Better documentation of water purification
Clean water is a scarce resource, and since 1989 RGS Nordic has purified more than 5,000,000 tonnes of water to be included in the circle of nature again. We purify water which is too contaminated for public wastewater treatment plants, and we have the skills and the plants to ensure that the water can be discharged without harming nature.
As the environmental requirements are increasing in society, the documentation requirements from the authorities are increasing as well. At the same time, more of our customers need to document that their wastewater is actually purified from harmful substances and not just diluted with clean water so that it formally complies with the discharge limits.
We have dedicated ourselves to meet this need of documentation. Not because we previously needed or still need to change our purification methods. Our wastewater treatment plants have always purified water by removing harmful substances, no by diluting them and they also will in the future. Full transparency is the best policy – both for our customers, for society and for us.
We believe that the best competitive parameter for environmental companies is to solve the problems in the best possible way – not to cut corners to beat the competitors on pricing.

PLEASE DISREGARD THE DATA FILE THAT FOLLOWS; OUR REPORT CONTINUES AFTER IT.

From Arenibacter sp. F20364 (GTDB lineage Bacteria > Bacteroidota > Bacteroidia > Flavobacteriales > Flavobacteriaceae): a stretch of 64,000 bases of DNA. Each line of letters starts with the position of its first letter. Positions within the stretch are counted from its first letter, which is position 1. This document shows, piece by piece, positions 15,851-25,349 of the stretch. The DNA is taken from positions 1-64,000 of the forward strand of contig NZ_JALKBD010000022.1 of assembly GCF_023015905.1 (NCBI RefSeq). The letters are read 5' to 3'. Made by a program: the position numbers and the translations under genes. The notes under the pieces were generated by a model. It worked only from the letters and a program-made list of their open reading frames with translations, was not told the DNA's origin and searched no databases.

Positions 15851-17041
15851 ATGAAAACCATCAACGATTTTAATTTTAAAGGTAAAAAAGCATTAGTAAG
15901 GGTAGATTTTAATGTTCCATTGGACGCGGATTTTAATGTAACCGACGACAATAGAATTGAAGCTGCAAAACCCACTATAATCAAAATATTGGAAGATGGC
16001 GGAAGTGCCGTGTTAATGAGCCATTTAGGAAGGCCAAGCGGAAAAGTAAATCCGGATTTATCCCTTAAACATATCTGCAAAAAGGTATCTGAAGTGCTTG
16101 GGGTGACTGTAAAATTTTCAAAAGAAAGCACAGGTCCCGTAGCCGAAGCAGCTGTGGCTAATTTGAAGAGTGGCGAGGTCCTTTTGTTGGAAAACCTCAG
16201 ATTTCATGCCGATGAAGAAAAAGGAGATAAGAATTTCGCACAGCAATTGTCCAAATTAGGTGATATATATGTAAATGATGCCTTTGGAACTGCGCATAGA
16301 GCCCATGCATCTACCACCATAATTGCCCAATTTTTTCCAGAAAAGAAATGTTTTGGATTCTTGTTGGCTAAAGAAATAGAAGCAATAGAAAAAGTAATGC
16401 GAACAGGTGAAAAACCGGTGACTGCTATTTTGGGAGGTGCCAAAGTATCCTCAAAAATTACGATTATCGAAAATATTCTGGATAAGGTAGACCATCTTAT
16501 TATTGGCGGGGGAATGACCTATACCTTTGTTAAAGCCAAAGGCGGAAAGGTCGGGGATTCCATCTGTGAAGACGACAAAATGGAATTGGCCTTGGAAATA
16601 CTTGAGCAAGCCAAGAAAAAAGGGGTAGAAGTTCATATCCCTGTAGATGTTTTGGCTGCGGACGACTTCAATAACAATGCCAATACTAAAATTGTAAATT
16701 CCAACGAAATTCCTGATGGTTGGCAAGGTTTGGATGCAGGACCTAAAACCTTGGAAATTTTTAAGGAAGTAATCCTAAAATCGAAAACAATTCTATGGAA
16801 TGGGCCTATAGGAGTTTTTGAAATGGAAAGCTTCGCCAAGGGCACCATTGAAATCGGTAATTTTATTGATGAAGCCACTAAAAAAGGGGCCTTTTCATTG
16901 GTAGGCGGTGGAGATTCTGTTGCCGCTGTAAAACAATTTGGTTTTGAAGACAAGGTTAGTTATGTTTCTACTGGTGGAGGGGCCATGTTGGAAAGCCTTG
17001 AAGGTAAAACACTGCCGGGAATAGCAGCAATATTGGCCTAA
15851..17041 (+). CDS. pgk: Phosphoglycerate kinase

In Stigsnæs, Scandinavia’s largest commercial biological purification plant for industrial wastewater, we have specifically established a monitoring facility with a measuring method called mass balance.
In brief, this means that we measure the weight of the harmful substances in the water we receive where it then undergoes our treatment process. After the biological treatment, we measure the weight of substances - both in the sludge released and the water which is taken to the next purification step in the carbon filters. When the water is purified in the carbon filters, we will measure the weight of substances in the water once again.
Thus we are able to document how large amounts of harmful substances that are removed during the two purification steps. Moreover we can document how efficiently we remove the substances and the content of the water we discharge after the purification process. In that way we make sure that the water has been purified efficiently, and that it will not have a negative impact on the environment or nature.
So far this measuring method has been conducted on a project basis, and further investments are required for a full-scale implementation at all plants. We expect that this will be achieved within the coming years.
Documented water purification removes contamination
The water is purified in a process consisting of two main steps. A biological step with an active sludge plant a physical and chemical step with an active carbon filter. The first step conducts the primary purification. For some substances, however, a secondary treatment may be required in the active carbon filter.
The figure below is based on an example of when we receive wastewater contaminated with PFOS. Thanks to mass balance, we can document the amount of removed substances before the water is discharged. This example corresponds to our actual purification activity for the total content of organic matter (COD) and for the substance PFOS.